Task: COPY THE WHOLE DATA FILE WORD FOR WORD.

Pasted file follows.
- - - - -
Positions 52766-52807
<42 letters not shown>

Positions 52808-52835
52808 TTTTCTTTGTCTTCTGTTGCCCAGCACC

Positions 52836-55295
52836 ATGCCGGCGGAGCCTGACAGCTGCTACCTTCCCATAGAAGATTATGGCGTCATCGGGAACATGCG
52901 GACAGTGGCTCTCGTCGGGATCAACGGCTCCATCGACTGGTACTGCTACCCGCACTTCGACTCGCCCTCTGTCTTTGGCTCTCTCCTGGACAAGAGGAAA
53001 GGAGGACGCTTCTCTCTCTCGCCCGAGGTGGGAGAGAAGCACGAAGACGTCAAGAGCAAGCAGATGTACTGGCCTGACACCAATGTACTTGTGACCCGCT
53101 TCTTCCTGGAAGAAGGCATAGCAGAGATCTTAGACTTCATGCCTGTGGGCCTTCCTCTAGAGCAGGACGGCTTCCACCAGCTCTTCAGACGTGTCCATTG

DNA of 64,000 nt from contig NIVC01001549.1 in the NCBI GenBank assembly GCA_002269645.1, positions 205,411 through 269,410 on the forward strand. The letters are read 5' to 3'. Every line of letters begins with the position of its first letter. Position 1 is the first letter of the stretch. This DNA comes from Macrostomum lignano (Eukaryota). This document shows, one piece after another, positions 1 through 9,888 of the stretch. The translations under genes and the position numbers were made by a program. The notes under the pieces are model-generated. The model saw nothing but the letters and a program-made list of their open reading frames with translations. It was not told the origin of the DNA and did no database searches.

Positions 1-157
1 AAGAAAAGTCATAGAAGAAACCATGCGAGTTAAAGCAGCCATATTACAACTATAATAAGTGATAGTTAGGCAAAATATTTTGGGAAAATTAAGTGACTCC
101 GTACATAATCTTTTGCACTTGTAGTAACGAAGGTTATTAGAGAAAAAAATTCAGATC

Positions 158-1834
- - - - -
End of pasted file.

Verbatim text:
Positions 52766-52807
<42 letters not shown>

Positions 52808-52835
52808 TTTTCTTTGTCTTCTGTTGCCCAGCACC

Positions 52836-55295
52836 ATGCCGGCGGAGCCTGACAGCTGCTACCTTCCCATAGAAGATTATGGCGTCATCGGGAACATGCG
52901 GACAGTGGCTCTCGTCGGGATCAACGGCTCCATCGACTGGTACTGCTACCCGCACTTCGACTCGCCCTCTGTCTTTGGCTCTCTCCTGGACAAGAGGAAA
53001 GGAGGACGCTTCTCTCTCTCGCCCGAGGTGGGAGAGAAGCACGAAGACGTCAAGAGCAAGCAGATGTACTGGCCTGACACCAATGTACTTGTGACCCGCT
53101 TCTTCCTGGAAGAAGGCATAGCAGAGATCTTAGACTTCATGCCTGTGGGCCTTCCTCTAGAGCAGGACGGCTTCCACCAGCTCTTCAGACGTGTCCATTG

DNA of 64,000 nt from contig NIVC01001549.1 in the NCBI GenBank assembly GCA_002269645.1, positions 205,411 through 269,410 on the forward strand. The letters are read 5' to 3'. Every line of letters begins with the position of its first letter. Position 1 is the first letter of the stretch. This DNA comes from Macrostomum lignano (Eukaryota). This document shows, one piece after another, positions 1 through 9,888 of the stretch. The translations under genes and the position numbers were made by a program. The notes under the pieces are model-generated. The model saw nothing but the letters and a program-made list of their open reading frames with translations. It was not told the origin of the DNA and did no database searches.

Positions 1-157
1 AAGAAAAGTCATAGAAGAAACCATGCGAGTTAAAGCAGCCATATTACAACTATAATAAGTGATAGTTAGGCAAAATATTTTGGGAAAATTAAGTGACTCC
101 GTACATAATCTTTTGCACTTGTAGTAACGAAGGTTATTAGAGAAAAAAATTCAGATC

Positions 158-1834